Amid all that variety, San Diego’s lofty reputation was built on highly botanical, über-hopped IPAs. Stalwarts of this style include Stone, SD’s largest brewing business and operator of the county’s two largest farm-to-table restaurants. Other IPA icons include far-flung East County cult favorite Alpine and the rapidly expanding centrally located Green Flash, as well as young upstarts Societe and Rip Current.
Must-Try IPAs: AleSmith IPA, Alpine Nelson, Amplified Ale Works Electrocution, Ballast Point Sculpin, Coronado Idiot, Green Flash Palate Wrecker, Pizza Port Swami’s, Port Brewing Wipeout, Rip Current Lupulin Lust, Societe The Pupil, Stone Enjoy By IPA—Brandon Hernandez
South Coast’s Top Varieties
Weighty Temecula Zin is often aged in American oak and tends toward a rich and full-bodied profile, with soft tannins and ripe blackberry and plum.
Temecula Syrah is often deep, dark and ageworthy, displaying powerfully rich, oaky blackberry and plum flavors, with swirls of black pepper and chocolate anise.
Happy in this warm Mediterranean climate, South Coast Tempranillo is both rich and powerful yet Pinot-esque with notes of earthy, spiced cherry, soy and herb.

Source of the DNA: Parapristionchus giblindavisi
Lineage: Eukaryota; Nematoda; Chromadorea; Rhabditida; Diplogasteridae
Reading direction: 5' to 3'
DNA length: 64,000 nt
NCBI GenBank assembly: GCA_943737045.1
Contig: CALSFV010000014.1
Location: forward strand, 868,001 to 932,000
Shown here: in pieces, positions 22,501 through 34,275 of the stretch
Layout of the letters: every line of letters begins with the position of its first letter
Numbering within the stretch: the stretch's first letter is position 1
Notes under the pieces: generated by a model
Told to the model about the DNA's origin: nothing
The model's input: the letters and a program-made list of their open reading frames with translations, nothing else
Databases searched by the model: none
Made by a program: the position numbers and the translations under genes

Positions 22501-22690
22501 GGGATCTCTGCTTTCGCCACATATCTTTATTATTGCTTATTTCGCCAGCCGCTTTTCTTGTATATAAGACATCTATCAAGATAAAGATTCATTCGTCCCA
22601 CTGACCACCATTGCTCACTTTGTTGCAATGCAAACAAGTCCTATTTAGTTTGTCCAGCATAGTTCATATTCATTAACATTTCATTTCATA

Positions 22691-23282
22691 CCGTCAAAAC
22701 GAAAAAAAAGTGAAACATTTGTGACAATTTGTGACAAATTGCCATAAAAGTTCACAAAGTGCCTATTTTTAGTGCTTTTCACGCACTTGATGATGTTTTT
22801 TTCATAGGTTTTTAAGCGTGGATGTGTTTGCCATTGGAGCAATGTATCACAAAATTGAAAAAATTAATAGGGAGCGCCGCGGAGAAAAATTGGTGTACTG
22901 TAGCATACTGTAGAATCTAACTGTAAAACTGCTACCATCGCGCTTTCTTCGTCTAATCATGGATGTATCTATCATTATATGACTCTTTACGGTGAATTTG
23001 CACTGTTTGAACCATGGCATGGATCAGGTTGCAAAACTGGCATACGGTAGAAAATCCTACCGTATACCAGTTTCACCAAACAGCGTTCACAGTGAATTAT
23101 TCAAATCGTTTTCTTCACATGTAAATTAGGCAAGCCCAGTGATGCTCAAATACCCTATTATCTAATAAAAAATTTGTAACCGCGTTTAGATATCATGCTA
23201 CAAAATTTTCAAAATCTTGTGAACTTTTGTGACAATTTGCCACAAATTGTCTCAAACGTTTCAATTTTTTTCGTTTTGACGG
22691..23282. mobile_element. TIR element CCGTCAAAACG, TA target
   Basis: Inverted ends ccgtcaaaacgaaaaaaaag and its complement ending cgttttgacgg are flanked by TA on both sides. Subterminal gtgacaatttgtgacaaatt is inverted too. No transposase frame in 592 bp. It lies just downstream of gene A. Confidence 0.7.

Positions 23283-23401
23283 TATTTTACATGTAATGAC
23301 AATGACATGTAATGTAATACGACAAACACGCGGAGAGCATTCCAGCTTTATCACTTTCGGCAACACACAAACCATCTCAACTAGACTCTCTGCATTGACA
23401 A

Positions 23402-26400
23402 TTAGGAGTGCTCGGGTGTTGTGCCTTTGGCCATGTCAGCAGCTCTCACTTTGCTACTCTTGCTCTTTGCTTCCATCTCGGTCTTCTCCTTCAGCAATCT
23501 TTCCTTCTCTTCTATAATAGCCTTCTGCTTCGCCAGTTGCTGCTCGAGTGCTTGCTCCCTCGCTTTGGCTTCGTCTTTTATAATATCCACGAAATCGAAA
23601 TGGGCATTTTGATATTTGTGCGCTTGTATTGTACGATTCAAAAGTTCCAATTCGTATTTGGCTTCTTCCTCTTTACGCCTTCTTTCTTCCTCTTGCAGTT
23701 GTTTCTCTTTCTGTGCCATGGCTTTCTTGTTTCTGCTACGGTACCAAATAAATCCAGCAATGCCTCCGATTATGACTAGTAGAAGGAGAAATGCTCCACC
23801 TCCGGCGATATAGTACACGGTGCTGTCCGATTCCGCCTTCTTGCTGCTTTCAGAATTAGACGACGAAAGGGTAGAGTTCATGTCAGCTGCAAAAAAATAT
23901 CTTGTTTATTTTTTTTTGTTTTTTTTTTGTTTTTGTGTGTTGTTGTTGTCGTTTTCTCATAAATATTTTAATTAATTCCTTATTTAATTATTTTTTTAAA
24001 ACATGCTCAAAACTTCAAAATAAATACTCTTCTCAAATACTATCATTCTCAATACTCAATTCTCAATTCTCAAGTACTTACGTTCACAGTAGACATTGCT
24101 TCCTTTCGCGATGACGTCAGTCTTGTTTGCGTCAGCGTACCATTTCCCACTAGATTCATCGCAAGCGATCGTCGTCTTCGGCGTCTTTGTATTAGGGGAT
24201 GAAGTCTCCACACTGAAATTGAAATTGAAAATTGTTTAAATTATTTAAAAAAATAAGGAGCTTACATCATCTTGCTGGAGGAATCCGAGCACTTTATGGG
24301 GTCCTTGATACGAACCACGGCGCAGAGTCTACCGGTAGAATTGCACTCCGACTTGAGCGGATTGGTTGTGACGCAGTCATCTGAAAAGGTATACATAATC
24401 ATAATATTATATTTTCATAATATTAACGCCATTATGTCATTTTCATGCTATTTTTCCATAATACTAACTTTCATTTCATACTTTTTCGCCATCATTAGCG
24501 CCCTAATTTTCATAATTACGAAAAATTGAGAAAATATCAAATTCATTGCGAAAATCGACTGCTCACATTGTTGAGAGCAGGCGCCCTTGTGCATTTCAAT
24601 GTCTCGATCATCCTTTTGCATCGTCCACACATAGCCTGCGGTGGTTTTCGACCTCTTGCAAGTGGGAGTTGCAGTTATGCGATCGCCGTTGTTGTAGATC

South Coast Cabernet Sauvignon has intense aromatics of black cherry, plum and cassis, with smoky overtones that venture into vanilla and licorice.
Rich in honeysuckle, apple and stone fruit, especially peach and apricot, South Coast Viognier is also long on the finish, with traces of grapefruit and white pepper.
The Restaurant: South Coast Winery
Prosciutto Alaskan Halibut
6 to 7 ounces Alaskan halibut or your favorite white fish
1 piece thinly sliced prosciutto
2 heirloom tomatoes, any color
1 to 2 ounces wild baby arugula (sometimes referred to as rocket salad)
Salt and pepper to taste vinaigrette:
1 teaspoon minced shallot
½ teaspoon Dijon mustard
1 tablespoon Temecula Valley white balsamic vinegar or you favorite white balsamic
¼ cup Temecula Valley extra virgin olive oil or your favorite brand
Salt and pepper to taste
Preheat oven to 200°F.
Slice heirloom tomatoes about a half-inch thick, season both sides with salt and pepper and lay out on a baking sheet.
Cook for about a half hour and check; they should be slightly shriveled around the edges but still juicy. Take out and let cool at room temperature.
Set oven temp to 350°F.
Lay out your prosciutto flat. Set the halibut on it and wrap the prosciutto all the way around. Season with salt and pepper.
Bake until internal temperature is about 120°F (check after 15 minutes) for medium doneness; cook longer if desired.
After tomatoes have cooled, cut in half and shingle on to your plate.